Stigma is a major barrier to even seeking care in the first place — going to therapy “isn’t sexy,” Chapple says, and even when someone does seek out a therapist, it may not be a person who understands their background and can relate to them in a meaningful way.
“We tend to not really tell people if we are in pain because that’s not acceptable. We don’t think we’re going to be listened to as well,” Chapple says. “Then you’ll go to a therapist and you feel like the person doesn’t understand you. A lot of my clients will say, ‘You’re kind of a different therapist. You talk to me like I’m a human being.'”
Creating more of these positive treatment experiences is the mission of Modern Health. Along with access to therapy and mental health education for employees, the platform trains practitioners in culturally competent care. The goal is not to pair Black patients with Black clinicians exclusively, Jackson says — and with just 2% of mental health practitioners identifying as Black, it would be an impossible one. Rather, Black people should be wholly considered, both during their diagnosis and then throughout treatment.
“As a psychologist myself, when I meet clients and they’re coming in, I always bring in their social identities,” Jackson says. “How are you experiencing this as a woman? How are you experiencing this as a Black woman? How are you experiencing this as a Black woman who is 55? You cannot have an accurate diagnosis if you’re not being holistic.”
While that holistic approach should be happening in healthcare settings, it can also be practiced in the workplace. When employers talk about creating a “safe space” for employees, they need to ask what that really means and not be afraid to look for the answers, Jackson says.
“When we’re talking about destigmatizing, we have to think about making a space that everyone feels comfortable sharing,” she says. “We can’t expect employers to know everything, but we can expect them to be able to reach out and get support to figure out the answers and to find the information that they don’t know.”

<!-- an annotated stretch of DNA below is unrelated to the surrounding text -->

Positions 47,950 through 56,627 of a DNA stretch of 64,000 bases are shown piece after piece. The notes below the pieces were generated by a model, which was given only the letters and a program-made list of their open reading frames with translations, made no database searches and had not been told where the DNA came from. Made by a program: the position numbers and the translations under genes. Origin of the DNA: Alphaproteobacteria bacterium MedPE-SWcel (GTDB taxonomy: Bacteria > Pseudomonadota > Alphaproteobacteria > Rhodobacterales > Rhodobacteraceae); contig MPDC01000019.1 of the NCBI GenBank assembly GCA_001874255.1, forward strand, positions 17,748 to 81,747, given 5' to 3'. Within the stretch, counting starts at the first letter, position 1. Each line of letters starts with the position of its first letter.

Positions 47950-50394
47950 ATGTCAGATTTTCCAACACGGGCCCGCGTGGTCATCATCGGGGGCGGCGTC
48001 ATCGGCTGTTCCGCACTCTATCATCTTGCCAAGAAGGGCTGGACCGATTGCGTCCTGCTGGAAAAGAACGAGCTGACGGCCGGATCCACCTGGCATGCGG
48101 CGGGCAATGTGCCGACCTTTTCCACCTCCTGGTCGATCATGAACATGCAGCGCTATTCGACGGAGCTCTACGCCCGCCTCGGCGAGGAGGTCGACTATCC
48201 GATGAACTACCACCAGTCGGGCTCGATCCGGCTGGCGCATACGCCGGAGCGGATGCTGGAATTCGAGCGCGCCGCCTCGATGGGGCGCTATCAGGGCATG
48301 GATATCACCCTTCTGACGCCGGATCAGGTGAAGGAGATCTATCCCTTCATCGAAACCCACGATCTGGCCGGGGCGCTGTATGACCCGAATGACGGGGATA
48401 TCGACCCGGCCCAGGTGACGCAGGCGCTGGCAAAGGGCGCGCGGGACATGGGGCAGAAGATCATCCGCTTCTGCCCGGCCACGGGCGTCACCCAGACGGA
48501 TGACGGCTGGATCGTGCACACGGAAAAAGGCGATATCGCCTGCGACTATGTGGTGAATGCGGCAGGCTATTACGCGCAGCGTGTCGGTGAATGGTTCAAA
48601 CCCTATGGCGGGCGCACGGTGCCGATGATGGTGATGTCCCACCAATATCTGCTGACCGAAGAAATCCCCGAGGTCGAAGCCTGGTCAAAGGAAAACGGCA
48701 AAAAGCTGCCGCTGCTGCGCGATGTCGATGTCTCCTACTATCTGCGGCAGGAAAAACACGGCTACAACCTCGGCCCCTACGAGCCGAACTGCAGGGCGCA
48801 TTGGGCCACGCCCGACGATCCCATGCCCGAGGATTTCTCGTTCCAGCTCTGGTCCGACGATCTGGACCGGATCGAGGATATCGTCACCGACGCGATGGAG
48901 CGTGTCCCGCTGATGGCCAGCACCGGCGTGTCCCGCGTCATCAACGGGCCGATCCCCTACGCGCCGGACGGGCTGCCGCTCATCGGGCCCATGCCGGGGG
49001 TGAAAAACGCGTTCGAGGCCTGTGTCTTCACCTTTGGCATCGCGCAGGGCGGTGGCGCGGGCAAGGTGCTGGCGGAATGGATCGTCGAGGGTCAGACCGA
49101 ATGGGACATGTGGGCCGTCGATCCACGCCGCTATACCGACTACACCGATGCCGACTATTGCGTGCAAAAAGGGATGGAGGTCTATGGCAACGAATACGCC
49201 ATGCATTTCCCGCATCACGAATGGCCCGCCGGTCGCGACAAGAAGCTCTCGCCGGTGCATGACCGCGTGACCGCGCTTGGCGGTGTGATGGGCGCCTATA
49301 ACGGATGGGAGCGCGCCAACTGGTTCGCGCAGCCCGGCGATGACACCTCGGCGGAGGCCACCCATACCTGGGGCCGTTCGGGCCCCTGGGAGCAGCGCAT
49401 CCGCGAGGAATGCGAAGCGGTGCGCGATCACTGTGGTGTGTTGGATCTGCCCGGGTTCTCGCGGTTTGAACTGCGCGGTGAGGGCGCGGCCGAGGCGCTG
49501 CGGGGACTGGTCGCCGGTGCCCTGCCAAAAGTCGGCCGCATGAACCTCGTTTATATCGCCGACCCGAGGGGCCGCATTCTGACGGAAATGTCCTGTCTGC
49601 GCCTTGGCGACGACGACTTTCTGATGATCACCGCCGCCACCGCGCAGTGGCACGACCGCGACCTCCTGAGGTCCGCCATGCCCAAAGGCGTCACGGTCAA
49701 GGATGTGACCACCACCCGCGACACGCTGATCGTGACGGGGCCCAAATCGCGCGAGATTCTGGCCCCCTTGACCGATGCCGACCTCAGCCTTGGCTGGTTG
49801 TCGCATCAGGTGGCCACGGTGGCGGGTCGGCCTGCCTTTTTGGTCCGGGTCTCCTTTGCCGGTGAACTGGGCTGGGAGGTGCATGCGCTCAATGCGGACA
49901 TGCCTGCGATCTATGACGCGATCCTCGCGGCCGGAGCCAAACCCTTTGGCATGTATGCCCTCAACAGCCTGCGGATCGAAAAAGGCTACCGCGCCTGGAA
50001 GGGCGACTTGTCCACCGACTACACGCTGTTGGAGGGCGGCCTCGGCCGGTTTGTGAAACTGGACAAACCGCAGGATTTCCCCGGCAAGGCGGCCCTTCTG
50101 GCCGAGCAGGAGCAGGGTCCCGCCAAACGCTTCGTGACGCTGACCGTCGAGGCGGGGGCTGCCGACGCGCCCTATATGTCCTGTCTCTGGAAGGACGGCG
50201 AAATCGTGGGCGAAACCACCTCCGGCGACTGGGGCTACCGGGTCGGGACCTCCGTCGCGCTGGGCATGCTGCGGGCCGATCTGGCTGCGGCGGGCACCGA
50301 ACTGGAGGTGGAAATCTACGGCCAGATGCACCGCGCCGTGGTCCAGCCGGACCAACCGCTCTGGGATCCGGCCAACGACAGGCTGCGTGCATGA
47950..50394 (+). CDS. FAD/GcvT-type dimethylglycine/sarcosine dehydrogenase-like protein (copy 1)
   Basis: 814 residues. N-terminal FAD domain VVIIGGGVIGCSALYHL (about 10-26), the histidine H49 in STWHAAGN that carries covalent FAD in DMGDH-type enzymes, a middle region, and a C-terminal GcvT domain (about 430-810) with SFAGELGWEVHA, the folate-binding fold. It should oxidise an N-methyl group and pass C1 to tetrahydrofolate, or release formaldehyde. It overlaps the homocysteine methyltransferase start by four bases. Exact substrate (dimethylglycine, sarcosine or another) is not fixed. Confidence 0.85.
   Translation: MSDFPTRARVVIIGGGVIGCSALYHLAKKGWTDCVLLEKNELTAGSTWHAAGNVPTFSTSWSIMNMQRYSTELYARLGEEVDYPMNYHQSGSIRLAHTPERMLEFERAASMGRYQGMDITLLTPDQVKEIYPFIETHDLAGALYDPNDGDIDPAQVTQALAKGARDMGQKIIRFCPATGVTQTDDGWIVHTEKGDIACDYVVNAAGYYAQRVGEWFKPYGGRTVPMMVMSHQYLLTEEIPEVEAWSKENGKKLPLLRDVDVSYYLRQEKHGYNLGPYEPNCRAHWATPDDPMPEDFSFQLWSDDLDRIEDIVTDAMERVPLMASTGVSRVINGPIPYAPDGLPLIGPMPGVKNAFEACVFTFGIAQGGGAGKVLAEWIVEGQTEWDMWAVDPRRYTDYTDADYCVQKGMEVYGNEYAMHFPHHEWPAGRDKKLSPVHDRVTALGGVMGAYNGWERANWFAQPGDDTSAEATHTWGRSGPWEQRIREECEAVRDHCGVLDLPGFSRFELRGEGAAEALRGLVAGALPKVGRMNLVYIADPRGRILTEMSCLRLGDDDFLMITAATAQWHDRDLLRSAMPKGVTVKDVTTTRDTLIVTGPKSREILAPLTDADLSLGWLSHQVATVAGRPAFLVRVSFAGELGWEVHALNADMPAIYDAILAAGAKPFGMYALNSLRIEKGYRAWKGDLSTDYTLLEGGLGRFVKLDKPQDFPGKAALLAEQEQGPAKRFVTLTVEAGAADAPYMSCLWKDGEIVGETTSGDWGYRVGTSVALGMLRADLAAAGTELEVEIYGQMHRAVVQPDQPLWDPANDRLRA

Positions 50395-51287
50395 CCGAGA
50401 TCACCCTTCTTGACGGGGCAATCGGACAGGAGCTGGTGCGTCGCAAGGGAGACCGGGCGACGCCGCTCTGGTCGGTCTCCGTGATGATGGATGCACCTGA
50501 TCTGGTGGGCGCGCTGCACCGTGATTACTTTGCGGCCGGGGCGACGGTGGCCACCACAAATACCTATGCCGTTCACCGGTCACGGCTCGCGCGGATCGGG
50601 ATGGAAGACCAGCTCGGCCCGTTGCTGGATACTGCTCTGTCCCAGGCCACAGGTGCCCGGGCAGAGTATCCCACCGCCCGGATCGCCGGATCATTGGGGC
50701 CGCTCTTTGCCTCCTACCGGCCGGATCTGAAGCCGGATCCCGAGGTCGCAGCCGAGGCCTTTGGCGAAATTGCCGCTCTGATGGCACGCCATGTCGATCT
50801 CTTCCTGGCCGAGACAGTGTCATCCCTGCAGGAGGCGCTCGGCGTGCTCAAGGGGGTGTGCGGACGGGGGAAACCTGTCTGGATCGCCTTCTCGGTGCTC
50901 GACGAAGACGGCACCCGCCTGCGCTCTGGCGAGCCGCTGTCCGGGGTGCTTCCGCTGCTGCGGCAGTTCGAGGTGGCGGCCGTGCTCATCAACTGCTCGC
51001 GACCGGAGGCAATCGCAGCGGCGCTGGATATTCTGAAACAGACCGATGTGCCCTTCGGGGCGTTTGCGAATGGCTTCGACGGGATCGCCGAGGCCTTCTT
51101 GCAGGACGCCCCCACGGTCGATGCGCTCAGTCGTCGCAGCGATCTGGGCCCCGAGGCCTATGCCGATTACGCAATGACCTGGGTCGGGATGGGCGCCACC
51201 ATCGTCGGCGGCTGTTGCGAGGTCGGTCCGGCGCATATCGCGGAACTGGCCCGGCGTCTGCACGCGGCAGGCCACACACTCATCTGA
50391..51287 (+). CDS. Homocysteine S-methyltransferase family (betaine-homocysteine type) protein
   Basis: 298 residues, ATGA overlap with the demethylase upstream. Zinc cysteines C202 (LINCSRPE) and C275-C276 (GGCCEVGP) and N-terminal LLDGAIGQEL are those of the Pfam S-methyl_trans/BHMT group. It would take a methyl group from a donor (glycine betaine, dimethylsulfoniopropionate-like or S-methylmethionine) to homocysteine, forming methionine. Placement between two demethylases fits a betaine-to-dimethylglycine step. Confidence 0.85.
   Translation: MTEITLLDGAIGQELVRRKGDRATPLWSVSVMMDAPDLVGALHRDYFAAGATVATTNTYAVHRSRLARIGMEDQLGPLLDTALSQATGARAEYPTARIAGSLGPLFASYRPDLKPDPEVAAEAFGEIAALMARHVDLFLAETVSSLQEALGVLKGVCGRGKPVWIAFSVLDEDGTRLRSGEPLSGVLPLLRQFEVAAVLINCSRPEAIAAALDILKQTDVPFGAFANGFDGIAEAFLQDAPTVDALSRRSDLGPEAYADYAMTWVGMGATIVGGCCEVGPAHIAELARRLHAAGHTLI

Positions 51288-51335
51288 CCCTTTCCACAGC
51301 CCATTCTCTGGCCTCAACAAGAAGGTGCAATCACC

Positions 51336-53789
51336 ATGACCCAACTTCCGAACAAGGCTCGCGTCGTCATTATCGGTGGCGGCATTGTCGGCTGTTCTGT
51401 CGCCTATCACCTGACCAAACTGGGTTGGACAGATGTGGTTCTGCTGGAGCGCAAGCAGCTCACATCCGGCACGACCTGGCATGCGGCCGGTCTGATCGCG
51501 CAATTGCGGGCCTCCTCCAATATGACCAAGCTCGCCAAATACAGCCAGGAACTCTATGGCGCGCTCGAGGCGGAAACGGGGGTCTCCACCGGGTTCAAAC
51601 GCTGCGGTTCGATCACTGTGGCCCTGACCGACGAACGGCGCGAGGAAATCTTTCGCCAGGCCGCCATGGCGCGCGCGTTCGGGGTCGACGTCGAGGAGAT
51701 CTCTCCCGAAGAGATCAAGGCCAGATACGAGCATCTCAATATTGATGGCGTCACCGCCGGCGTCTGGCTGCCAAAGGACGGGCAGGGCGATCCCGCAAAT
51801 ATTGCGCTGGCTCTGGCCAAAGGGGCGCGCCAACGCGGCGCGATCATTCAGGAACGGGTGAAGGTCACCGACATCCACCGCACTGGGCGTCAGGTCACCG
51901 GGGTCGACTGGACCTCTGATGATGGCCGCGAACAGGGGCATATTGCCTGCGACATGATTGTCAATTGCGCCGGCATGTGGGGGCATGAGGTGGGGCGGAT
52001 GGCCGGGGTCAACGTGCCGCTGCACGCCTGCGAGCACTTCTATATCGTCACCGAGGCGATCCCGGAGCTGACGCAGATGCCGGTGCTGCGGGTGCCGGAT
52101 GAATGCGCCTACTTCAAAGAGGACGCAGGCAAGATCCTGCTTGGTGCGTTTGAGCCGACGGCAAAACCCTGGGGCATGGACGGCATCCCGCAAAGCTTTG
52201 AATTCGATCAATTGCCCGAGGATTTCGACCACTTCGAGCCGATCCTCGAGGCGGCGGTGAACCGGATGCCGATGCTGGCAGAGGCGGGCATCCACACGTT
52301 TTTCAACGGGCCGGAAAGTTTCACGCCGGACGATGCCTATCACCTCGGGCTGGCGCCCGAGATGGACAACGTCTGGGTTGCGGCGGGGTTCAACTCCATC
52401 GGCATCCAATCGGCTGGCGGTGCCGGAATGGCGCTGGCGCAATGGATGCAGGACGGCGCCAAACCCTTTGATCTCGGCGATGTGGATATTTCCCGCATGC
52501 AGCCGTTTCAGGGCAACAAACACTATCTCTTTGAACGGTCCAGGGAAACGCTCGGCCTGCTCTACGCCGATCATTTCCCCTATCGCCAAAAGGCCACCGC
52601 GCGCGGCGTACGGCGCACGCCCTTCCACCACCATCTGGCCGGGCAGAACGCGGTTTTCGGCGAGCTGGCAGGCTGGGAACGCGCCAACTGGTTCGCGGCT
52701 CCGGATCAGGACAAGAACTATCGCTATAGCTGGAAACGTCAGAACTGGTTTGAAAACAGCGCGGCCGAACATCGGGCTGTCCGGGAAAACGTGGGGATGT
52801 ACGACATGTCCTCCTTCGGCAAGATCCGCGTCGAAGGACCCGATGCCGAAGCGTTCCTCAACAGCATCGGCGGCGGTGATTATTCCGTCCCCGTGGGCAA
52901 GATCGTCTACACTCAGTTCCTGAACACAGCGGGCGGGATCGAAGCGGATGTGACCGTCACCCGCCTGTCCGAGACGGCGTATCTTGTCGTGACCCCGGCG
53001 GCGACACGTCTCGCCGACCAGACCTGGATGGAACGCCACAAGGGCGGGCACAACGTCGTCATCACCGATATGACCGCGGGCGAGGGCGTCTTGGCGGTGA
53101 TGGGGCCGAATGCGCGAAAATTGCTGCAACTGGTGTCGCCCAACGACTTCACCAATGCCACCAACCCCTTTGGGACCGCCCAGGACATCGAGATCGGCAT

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To do that, employers can rely on inclusive mental health benefits. Chapple says that while not every person will find their perfect match, Talkspace allows users to filter through therapists and coaches who more closely align to their identities and preferred communication styles.
“For individuals of color, for the most part, we are very action-oriented and action-driven. We want to have a conversation with you instead of saying, ‘How did that make you feel?'” Chapple says. “Even though we can’t match everybody completely, you do have the ability to search for the particular type of therapist you want. That helps people feel like their needs are being met.”
Incorporating DEI into the mental health conversation will take continuous effort, Jackson says, but the payoff can help change the experience Black individuals have with their healthcare, with their workplaces, and with their own mental well-being.
“I can’t tell you how many times I’ve had the conversation about diversity, equity, inclusion and belonging in mental health, and HR professionals kind of have a light bulb moment, like, I hadn’t thought about how the two were connected. You can’t have one without the other,” Jackson says. “If you talk to your employees who are from marginalized communities, they probably have poor mental health. Offer these resources. There isn’t this kind of mountaintop that we reach — it’s a lifelong journey.”